AUGUST 11
DAY ONE

09:00 AM - 10:00 AM

Welcome / State of Business Intelligence

Dresner Team
During this session, we'll explore the drivers of business intelligence and changes since last year - including the impact of Covid-19
10:00 AM - 10:20 AM

Break / Expo

10:20 AM - 11:20 AM

Explorations of Khipu Accounting in the Inca Empire

Professor Gary Urton
The world of “business” most of us live in today takes the form of statistical data and logistical information pertaining to production, wealth, consumption, and other such matters in written form (whether in hard copy or digitized), organized in tabular formats populated by numbers. The latter take the form of numerals invented centuries ago in the Hindu-Arabic mathematical tradition that were first adopted in the West by early mercantile capitalists, especially those of the city-states of northern Italy. This data-recording and analytical tradition began in western Europe from around the beginning of the Renaissance. This presentation takes us far from the Western world, but still during the time of the European Renaissance, to a world yet to be discovered by Westerners of the time – the Inka empire of pre-Columbian South America. The Inka recorded data pertaining to administrative matters on a knotted-string device, known as the khipu (or quipu). Most such records pertained to imperial statistics, especially those concerning such matters as censuses, tribute records, goods stored in state storehouses, and so on. This was a tradition of data, statistics and analytics that was completely alien to Europeans at the time of their first encounter with the Inkas, in the early 16th century C.E. – as well as to most of us today. This presentation will challenge us to consider an alternative tradition of synthesizing and recording information which, it is suggested, offers unique insights into data, analytics, and the nature of “business intelligence.”
11:20 AM - 11:40 AM

Break / Expo

11:40 AM - 12:40 PM

Forecasting 2.0 New Ways to See Around Corners

Dr. Kirk Borne
This session begins with Dr. Borne's view of the disciplines and practices of data science and advanced analytics. Predictive analytics is one dimension of advanced analytics that brings significant value to business through the organization's data. He will then discuss some novel approaches to predictive analytics that are different from standard time series forecasting. These methods are appropriate in the big data era in which data sources and data formats extend far beyond traditional time series. These predictive analytics approaches also enable opportunities for prescriptive analytics, which go beyond traditional methods of optimization (and Operations Research) through the application of data from diverse sensors. Several examples and algorithmic approaches will be presented to illustrate the Forecasting 2.0 concept.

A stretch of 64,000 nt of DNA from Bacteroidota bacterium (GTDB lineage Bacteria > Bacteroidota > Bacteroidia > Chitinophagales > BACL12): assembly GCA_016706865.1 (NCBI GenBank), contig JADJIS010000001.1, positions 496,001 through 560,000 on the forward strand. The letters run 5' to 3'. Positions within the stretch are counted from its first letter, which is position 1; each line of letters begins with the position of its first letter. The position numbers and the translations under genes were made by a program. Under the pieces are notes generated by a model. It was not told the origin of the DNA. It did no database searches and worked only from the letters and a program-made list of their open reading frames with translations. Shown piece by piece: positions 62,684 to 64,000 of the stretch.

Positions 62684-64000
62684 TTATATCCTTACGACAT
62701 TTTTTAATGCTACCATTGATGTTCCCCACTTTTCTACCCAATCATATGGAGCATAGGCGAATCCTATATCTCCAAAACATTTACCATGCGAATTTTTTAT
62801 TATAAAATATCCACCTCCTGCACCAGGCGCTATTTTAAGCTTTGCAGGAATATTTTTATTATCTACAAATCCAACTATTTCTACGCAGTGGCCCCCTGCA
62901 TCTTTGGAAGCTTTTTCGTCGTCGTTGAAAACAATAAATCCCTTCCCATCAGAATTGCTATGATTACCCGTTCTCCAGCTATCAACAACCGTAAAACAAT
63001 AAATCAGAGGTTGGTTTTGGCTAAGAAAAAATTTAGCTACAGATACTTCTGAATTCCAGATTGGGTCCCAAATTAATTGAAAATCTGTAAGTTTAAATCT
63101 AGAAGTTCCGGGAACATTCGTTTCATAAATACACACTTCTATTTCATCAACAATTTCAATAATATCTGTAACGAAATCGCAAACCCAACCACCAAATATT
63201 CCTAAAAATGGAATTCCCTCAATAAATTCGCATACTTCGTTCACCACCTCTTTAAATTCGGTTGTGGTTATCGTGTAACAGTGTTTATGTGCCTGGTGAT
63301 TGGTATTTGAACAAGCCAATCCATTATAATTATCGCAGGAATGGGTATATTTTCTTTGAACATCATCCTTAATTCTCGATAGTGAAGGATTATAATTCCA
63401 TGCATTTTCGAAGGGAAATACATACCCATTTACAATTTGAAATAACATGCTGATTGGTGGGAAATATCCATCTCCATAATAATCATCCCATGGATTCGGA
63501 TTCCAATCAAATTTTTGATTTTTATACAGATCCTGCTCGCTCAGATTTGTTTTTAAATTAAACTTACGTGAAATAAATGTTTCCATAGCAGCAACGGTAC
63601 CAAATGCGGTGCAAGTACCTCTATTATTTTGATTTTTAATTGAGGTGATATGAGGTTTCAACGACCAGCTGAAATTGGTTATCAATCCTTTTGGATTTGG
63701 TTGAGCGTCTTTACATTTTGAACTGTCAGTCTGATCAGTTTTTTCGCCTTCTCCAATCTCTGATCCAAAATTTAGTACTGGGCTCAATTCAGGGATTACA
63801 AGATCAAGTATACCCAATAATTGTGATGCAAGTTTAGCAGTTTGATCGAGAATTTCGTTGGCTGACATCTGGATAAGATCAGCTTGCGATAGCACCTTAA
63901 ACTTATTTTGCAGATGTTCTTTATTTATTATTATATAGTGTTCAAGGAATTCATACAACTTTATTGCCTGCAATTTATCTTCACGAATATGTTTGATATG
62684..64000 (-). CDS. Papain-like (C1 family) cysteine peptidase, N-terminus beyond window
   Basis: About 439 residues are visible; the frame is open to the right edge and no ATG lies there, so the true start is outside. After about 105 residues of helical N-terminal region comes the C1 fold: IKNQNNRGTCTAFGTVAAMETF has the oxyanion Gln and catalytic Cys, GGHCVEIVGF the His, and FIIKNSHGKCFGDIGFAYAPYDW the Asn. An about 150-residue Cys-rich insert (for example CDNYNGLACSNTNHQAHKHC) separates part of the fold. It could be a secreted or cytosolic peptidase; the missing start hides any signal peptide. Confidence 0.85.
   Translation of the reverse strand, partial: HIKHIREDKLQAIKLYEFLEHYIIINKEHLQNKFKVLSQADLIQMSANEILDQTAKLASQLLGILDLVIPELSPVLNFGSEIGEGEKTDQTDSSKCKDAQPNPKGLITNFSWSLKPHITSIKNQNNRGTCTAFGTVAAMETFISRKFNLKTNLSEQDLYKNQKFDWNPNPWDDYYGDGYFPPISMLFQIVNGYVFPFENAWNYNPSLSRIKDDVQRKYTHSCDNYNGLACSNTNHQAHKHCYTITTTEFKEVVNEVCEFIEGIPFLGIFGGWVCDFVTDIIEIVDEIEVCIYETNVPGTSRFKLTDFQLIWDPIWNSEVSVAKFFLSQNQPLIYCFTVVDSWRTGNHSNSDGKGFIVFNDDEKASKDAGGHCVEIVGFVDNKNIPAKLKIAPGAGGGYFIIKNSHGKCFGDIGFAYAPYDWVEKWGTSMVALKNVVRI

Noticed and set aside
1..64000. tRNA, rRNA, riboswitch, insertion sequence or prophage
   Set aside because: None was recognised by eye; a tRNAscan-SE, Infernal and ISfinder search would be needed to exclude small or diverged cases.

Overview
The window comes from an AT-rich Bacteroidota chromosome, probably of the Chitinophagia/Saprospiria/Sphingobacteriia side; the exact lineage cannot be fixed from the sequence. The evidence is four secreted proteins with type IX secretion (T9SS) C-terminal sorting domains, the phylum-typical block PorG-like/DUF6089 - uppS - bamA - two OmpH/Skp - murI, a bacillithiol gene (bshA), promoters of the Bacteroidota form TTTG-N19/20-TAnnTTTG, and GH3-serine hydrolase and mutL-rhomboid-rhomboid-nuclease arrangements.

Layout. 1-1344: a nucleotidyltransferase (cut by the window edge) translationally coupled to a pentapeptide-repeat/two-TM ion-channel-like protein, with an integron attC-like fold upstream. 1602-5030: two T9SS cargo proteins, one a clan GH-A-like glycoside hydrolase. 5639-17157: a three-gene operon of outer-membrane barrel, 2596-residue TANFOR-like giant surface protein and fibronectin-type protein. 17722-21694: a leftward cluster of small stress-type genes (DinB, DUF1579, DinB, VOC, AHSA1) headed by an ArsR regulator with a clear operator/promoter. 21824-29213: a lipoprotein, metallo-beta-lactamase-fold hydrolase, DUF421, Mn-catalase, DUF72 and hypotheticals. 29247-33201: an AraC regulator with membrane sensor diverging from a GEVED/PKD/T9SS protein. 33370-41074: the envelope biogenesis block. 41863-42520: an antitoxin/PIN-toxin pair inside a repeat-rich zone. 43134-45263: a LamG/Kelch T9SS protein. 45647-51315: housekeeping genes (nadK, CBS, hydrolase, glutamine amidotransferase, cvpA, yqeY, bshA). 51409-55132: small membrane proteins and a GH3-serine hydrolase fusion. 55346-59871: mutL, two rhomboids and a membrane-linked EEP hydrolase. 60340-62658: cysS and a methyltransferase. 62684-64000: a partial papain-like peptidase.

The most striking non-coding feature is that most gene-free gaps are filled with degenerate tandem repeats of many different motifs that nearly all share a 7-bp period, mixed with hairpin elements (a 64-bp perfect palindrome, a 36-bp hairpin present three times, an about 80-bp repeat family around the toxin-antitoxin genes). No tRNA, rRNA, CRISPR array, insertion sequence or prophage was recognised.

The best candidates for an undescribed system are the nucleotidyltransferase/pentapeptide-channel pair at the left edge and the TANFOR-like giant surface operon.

12:40 PM - 01:15 PM

Break / Expo

01:15 PM - 02:00 PM

Roundtable Sessions

Multiple themed round table discussions. Topics to be announced
02:00 PM - 02:20 PM

Break / Expo

02:20 PM - 03:20 PM

Understanding emotional needs and experiential desires of consumers through data analytics 

Gebhard Rainer
In the hospitality industry and to a degree also in retail, Millennials and the generations after them have a very different value perception and motivation to purchase. Growing up in a “shared economy” is fundamentally different to the Baby boomer generation, which was focused on acquiring tangible assets, building a foundation for a family and a desire to create a platform for a better life for their children. Today, because of the fact that technology has become an ever-present part of our life, new generations “live” through their mobile devices, the craving for social contact, for emotional experiences, for an alignment with personal values and for unique personal experiences is exponentially growing. How do we analyze and use data in order to understand the needs and desires of new consumers, without being invasive but at the same time providing personal and tailored information and services. This presentation intents to highlight some of the challenges and opportunities ahead of us, presented by new generations of consumers with very different desires and aspirations, an increasing automation of processes and the need for human interaction coupled with strong data analysis capabilities.